The long and short of it is that multiple contexts and context switching are so horrifically broken on the driver side, across all vendors for all platforms, that there is nothing to gain and everything to lose in going down this road. If you want to go down the multithreaded GL road in any productive way whatsoever, it'll be through persistent mapped buffers and indirect draws off queued up buffers. More info here: http://www.slideshare.net/CassEveritt/beyond-porting




#5150461 Go for video game programming?

Posted by Promit on 29 April 2014 - 07:27 PM

The problem with GC in games isn't really performance, particularly for the indie crowd who are using those types of languages. At least, not directly. GC is plenty fast. What's lacking is control. The GC based languages are horrified that the application might want to exercise any kind of control or hinting about what to GC and when. I don't want random allocations to block and trigger GC. I want to be able to dispatch a bunch of GPU calls, then tell the runtime "hey, you've got 3ms to do as much incremental GC as you can". I want to be able to control the balance of GC time and convergence, and force full GC when required. I'd love to be able to tag objects explicitly with lifetime hints.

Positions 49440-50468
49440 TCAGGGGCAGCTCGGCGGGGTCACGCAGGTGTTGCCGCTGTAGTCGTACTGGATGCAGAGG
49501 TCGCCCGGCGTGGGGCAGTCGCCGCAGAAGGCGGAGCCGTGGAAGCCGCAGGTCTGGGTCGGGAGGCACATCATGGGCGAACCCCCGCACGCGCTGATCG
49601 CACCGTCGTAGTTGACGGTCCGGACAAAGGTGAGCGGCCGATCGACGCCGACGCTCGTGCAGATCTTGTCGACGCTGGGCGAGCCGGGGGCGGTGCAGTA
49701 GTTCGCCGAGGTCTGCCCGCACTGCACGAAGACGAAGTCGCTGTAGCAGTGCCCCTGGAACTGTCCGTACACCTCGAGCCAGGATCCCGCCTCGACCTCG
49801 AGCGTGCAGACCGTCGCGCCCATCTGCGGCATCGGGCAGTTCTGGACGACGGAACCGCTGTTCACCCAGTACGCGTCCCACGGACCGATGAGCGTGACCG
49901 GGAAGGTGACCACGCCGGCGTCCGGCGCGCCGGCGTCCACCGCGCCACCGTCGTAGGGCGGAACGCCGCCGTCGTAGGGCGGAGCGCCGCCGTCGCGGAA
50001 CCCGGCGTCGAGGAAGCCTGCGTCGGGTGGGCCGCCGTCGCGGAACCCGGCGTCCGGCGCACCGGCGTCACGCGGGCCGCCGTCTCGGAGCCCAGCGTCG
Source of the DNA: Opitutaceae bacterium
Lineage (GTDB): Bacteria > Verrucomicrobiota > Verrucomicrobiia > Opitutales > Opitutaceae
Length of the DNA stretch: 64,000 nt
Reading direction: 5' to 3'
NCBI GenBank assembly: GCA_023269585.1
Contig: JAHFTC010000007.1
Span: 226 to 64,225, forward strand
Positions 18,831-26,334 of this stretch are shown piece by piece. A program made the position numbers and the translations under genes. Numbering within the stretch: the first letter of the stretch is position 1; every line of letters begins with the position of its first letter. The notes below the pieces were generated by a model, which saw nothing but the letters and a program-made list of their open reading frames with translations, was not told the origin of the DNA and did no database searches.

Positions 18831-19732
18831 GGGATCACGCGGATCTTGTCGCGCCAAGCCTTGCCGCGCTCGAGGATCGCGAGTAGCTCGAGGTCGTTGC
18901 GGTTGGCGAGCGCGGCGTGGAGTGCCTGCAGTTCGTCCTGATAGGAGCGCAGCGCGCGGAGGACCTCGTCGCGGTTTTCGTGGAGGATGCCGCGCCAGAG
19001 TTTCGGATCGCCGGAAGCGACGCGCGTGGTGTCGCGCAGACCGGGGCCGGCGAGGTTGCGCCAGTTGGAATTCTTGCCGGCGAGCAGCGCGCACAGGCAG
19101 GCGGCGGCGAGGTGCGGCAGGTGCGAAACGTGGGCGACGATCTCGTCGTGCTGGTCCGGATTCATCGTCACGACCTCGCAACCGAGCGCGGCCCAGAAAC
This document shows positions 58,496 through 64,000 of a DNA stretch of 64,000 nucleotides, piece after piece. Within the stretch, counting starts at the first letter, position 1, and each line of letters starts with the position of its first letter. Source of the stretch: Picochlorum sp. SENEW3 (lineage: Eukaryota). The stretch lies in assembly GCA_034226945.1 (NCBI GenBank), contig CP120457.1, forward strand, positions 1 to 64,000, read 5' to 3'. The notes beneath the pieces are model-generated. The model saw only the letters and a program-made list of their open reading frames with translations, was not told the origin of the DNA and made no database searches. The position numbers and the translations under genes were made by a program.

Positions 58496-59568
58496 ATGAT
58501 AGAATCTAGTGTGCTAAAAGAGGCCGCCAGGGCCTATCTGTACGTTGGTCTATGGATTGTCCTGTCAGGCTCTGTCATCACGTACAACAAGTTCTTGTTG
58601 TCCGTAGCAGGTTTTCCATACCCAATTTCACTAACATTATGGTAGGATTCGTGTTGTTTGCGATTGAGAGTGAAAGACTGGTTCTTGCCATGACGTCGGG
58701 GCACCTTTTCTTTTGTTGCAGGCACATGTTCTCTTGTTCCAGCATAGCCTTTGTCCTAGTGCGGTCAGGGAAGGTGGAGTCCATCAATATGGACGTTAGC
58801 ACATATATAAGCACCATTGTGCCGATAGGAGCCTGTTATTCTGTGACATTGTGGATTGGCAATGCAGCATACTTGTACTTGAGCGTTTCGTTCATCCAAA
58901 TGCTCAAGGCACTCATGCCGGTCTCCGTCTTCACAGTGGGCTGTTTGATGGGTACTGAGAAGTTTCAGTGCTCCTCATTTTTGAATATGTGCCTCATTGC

And frankly, I need to be able to rely on a consistent implementation underneath with known characteristics. I get why the language designers don't want this, but it's a huge practical problem for games. We NEED to be able to exercise real-time guarantees.